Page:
A Tribute to My Grandfather Tedrick Vacca

By Brianna Green '23

Hello, family members and friends. Thank you for coming together to celebrate the life that was lived by Tedrick Vacca. Tedrick is my grandfather but not biologically. He was with my grandma long before I was born and helped her take care of her three sons who were not his, so he raised me like I was his biological granddaughter. My papa was loved and respected by all because he had such a can do attitude even on his worst days. God would throw the hardest challenges his way, but he would alway get through it ready to overcome his next obstacle. It was February 26, 2017 when I got the call from my grandma that he had taken his last breath. As I walked into his hospital room to see him sitting up lifelessly sent me into shock.
I sat in the corner of the room staring intensely at him with a million unexplainable thoughts clouding my head. All I could think about was that I could not make any new memories with you and the worst part was I was not even by his side to hear his last words, to see his chest weakly rise one more time. That very night was an endless nightmare, knowing that my best friend, the only person that I could talk to and share my emotions with was gone. Losing him left a wide gap in me, soon filling with anger and regret. Angry at him for leaving me but also regretting not spending enough time with him and not being with him until the end. He fought until there was nothing left in him from being held at gunpoint to losing his leg and on top of all these different types of illnesses constantly trying to take him. I remember we would be waiting in the car blasting Chris Brown while waiting for grandma to come out the store.
I would rather listen to him and my grandma yelling at each other and don’t even know why they are arguing. I would rather be pushing him in his wheelchair around Glassboro admiring nature. I would rather be in his garden at his old house on Buck Road helping him plant different vegetables and plants, quietly watching the deers and other animals creep back to the woods. I would rather be sitting on his lap while he mows the lawn. I would rather be helping grandma aid him because he thought it would be funny to mess with a snake. I would rather him hit me with his scooter a thousand times because I was walking too slow. I would rather him be free and happy without me then suffering and laying in different hospital beds with me. Laying in the hospital bed with him catching him up on my social life and school work while he was half asleep but listening and nodding. Never would I think that would be the last time I could be next to him trying to match our breathing.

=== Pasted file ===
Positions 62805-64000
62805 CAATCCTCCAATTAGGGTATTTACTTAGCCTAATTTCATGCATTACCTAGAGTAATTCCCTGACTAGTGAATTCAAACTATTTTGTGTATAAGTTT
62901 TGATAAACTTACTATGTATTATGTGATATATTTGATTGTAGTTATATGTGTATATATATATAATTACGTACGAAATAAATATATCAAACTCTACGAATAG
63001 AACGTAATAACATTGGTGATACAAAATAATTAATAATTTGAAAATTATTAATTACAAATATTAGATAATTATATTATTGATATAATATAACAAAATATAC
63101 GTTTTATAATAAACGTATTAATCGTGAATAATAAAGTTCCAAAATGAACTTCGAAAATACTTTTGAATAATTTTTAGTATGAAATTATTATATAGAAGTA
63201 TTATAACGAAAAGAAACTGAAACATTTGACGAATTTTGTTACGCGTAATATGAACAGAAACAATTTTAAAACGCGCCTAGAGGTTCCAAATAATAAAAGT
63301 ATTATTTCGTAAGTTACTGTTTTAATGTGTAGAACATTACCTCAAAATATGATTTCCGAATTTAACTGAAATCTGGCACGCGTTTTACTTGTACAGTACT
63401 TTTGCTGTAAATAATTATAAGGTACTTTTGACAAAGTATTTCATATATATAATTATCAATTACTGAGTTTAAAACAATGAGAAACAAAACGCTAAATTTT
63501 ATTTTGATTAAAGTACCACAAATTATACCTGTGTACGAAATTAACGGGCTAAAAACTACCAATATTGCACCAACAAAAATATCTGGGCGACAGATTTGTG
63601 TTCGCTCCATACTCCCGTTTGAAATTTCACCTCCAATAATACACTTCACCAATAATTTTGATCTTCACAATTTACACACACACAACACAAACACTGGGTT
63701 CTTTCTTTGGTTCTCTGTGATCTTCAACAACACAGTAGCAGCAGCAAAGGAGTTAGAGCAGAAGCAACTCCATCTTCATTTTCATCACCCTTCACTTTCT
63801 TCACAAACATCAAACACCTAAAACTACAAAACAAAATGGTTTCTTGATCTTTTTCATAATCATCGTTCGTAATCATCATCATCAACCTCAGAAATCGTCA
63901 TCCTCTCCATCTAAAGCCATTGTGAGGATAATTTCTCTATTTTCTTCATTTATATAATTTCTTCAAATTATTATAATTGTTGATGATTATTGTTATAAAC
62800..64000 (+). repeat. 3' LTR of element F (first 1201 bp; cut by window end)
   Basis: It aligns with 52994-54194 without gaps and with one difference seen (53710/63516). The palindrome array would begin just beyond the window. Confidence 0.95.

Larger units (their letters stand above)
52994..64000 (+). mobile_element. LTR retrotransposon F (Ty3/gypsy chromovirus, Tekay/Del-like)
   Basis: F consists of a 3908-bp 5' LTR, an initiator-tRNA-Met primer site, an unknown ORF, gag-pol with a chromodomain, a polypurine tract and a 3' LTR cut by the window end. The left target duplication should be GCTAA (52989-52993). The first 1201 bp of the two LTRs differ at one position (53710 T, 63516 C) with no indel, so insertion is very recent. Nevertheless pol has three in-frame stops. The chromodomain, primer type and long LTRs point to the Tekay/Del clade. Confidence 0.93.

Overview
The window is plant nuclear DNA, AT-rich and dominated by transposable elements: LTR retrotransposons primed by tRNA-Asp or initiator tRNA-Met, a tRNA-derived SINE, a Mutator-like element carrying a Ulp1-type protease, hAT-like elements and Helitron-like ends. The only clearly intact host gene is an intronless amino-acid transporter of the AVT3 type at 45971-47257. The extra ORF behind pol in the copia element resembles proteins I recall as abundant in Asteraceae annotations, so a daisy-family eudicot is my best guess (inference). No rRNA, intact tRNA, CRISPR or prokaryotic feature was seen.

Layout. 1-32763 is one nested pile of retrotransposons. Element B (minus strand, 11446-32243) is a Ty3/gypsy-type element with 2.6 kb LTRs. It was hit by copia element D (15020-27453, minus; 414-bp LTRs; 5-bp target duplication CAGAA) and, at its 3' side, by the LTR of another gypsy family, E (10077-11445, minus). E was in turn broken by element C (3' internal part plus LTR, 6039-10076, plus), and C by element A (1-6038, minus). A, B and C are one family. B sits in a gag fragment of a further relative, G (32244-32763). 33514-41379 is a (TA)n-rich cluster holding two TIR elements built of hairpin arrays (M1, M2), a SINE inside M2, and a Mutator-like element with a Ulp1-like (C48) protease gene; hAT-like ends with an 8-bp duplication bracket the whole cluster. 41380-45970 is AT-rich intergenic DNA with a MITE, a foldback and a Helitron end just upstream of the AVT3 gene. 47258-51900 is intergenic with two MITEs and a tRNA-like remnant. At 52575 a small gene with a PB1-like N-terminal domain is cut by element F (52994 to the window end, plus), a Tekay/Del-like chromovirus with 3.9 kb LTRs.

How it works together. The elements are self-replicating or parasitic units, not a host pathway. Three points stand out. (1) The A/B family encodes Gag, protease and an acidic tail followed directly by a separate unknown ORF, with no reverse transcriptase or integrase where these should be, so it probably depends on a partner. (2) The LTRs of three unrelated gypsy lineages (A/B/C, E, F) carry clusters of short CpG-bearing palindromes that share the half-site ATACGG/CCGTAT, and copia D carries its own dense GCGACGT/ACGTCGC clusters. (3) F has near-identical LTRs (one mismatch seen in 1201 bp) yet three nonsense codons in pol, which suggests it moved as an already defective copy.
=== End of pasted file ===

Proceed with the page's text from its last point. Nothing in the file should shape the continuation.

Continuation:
Late nights crying to myself because I relived seeing him laying in his casket and then being slowly lowered into the ground. Actually losing him made me realize how empty I am without him and how much I need him. He might not be with me physically, but I could always feel his presents when the scent of a hospital and vanilla follows me closely. As I read The Bend in the The Road by Helen Steiner Rice to end my speech, “Sometimes we come to life’s crossroads and we view what we think is the end. But God has a much wider vision and he knows it’s only a bend–The road will go on and get smoother and after we’ve stopped for a rest, the path that lies hidden beyond us is often the path that is best. So rest and relax and grow stronger. Let go and let God share your load and have faith in a brighter tomorrow. You’ve just come to a bend in the road.